I enter the IP address of my Pi Hole in my web browser.
Expected result: I get the "Did you mean to go to the admin panel?" page with a corresponding link.
Hardware is a Raspi 3 running Bullseye
However, if I go to [IP address of Pi Hole]/admin/index.php?login then the admin page appears and works nicely. So lighttpd is fully operational and allows configuring the Pi Hole. But if I don't remember what the exact URL was, just using the IP address to get a helpful link no longer works.
This is different from all the other 403 reports that I could find because in their case, there is a 403 on the admin pages, too.
I already tried sudo apt purge lighttpd
followed by pihole -r
but it changed nothing.
Thank you. It seems that this was indeed the cause.
However, your link only explains how to set up redirects for individual URLs. I was successfully able to set up one for the IP address of my Pi Hole, but if that IP ever changes, it will stop working. (Also, the "Did you mean to go to the admin panel" web page is no longer there, but I suppose that is not much of a loss.)
Is it not possible to re-enable the default redirect to the "Did you mean to go to the admin panel" web page (or to the actual admin page for that matter)? So that it works no matter with which IP address I access the Pi Hole as it used to?
A matter of philosophies. I understand that you are not willing to restore the functionality in Pi Hole. What I wonder is why it should not be possible to set the Pi Hole admin page as the default page in lighttpd (no matter the entered URL), flexible as the latter is. Does Pi Hole configure lighttpd in a manner that removes this flexibility? Or is there a way to achieve it?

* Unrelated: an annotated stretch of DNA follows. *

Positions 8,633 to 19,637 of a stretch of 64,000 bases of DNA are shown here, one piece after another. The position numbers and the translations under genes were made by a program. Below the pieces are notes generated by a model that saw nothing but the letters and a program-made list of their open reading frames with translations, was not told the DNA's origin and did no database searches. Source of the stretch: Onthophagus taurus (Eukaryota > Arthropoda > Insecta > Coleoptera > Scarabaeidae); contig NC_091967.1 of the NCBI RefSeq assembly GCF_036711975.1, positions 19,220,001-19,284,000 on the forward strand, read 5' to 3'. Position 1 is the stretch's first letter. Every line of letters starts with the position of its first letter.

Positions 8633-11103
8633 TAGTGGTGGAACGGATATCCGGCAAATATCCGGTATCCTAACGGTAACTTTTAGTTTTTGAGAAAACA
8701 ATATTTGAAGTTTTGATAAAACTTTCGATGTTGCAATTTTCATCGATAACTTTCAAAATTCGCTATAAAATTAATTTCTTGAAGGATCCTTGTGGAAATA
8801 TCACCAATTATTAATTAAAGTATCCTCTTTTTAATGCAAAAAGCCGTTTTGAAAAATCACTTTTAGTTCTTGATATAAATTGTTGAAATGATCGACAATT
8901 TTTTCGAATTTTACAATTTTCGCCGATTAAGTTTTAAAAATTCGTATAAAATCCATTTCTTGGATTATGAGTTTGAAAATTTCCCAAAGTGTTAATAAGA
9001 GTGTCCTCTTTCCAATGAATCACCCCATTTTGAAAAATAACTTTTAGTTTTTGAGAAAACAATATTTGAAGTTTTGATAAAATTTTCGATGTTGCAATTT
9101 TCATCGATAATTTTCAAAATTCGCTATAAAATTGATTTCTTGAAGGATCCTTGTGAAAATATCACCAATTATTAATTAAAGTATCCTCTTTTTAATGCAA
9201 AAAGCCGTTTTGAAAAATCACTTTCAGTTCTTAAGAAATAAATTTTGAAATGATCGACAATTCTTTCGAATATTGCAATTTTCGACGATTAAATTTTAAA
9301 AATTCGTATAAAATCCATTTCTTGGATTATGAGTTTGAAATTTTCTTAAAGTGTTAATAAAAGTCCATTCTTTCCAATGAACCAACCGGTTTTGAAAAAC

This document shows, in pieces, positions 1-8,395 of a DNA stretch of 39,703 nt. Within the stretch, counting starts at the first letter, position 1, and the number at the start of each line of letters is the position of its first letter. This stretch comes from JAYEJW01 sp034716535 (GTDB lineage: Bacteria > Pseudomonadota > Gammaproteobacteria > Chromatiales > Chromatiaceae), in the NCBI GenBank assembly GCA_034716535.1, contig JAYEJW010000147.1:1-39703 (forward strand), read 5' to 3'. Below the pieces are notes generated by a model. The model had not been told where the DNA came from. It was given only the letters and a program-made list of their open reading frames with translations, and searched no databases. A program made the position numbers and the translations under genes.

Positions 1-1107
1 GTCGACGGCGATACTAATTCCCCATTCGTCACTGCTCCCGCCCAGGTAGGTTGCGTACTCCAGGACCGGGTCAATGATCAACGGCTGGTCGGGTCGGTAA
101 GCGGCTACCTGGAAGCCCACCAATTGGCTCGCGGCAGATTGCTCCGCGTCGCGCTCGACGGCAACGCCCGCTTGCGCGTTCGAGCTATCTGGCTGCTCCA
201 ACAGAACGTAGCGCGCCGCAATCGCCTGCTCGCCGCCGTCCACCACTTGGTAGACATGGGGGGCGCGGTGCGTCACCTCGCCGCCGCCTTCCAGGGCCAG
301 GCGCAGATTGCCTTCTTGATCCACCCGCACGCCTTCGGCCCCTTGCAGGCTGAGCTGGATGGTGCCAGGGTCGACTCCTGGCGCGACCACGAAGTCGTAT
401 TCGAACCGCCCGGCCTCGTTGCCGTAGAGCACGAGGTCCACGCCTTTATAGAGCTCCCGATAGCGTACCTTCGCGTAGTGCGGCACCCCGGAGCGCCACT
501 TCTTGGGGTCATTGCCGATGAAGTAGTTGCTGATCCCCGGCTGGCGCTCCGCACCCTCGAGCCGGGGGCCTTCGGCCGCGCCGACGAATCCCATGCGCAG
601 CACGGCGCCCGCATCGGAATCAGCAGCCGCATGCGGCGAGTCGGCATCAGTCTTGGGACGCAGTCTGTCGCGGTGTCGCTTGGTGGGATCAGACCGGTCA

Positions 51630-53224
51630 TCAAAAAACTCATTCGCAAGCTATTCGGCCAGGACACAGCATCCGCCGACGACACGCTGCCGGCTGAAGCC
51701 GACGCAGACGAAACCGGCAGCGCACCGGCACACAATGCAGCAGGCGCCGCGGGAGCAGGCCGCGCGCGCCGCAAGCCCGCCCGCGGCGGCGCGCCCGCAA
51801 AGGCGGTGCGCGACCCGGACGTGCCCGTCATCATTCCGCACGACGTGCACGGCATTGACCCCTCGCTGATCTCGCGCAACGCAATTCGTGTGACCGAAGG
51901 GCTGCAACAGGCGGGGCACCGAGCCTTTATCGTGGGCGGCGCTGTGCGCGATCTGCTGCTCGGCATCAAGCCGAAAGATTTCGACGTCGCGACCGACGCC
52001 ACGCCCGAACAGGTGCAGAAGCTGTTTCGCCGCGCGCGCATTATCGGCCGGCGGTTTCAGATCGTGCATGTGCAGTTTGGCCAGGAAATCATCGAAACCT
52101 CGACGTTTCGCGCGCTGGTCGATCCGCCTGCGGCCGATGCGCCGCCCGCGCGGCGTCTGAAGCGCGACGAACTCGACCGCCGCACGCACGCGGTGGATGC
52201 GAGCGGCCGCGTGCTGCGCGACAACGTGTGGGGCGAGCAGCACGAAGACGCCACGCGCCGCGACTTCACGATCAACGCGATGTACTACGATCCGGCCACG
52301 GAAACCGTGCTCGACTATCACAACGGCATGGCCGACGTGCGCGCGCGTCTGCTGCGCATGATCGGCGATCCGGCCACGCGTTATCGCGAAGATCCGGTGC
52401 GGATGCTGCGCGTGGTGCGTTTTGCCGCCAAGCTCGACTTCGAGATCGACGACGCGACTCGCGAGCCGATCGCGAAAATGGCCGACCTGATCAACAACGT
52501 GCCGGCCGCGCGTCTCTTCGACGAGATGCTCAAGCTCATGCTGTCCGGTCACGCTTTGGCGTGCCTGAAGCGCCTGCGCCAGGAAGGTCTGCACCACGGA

It's possible to set up an index page that could instruct a browser to redirect to the admin pages. I have such a page set up to list the links for all things my lighttpd serves up. I use it for more than just the admin pages. I suspect you could also configure your error-handler-404 to serve up the admin pages instead of an error page. I have not tried this. There are various methods to achieve what you want. Check out the lighttpd docs: WikiStart - Lighttpd - lighty labs.
Basically I have no doubt that lighttpd can do it. However, my understanding is that on a Pi Hole, lighttpd first processes the lighttpd.conf, which is automatically set by the Pi Hole package. Making changes here is futile, as they may eventually be overwritten. What you can do is put something in the conf-enabled/ subfolder, but if I am not mistaken, any configuration files put there will be processed after lighttpd.conf. In other words, you can only configure there what has not already been configured in lighttpd.conf.
What I wonder is whether at this point, there is enough of lighttpd's flexibility left to set the default page. I am no lighttpd pro, so it may well be possible, but my first impression was that there is a lot already configured by Pi Hole in lighttpd.conf, stuff that you would configure differently if you wanted to set up a lighttpd that serves any incoming URL.
Wow, finally got back into pi-hole. For some reason the web interface started giving me forbidden when it used to be a splash page. I reinstalled raspberry and pi hole and it still didn't work. Well, based on this thread, I added /admin to the ip address and its working. I did not know about the pi.hole symbolic address, but since its a dns server, a trivial thing to implement...
In retrospect, I ran an updade command and it did not occur to me that was the breaking change, I felt like it was just point releases. Some undisciplined thinking on my part...
No, I did not read the release notes, but its all explained now. I think its weird behavior, but it is what it is and the program does a great job of suppressing unwanted advertising.
Same here, 403. I really dont like how the Devs make things more complicated instead more easy. Mention here the stats-page which they removed and force people now to enter their password via an unecrypted http connection... good job Devs! Now the redirect, good job too in breaking things and selling them as "improvements".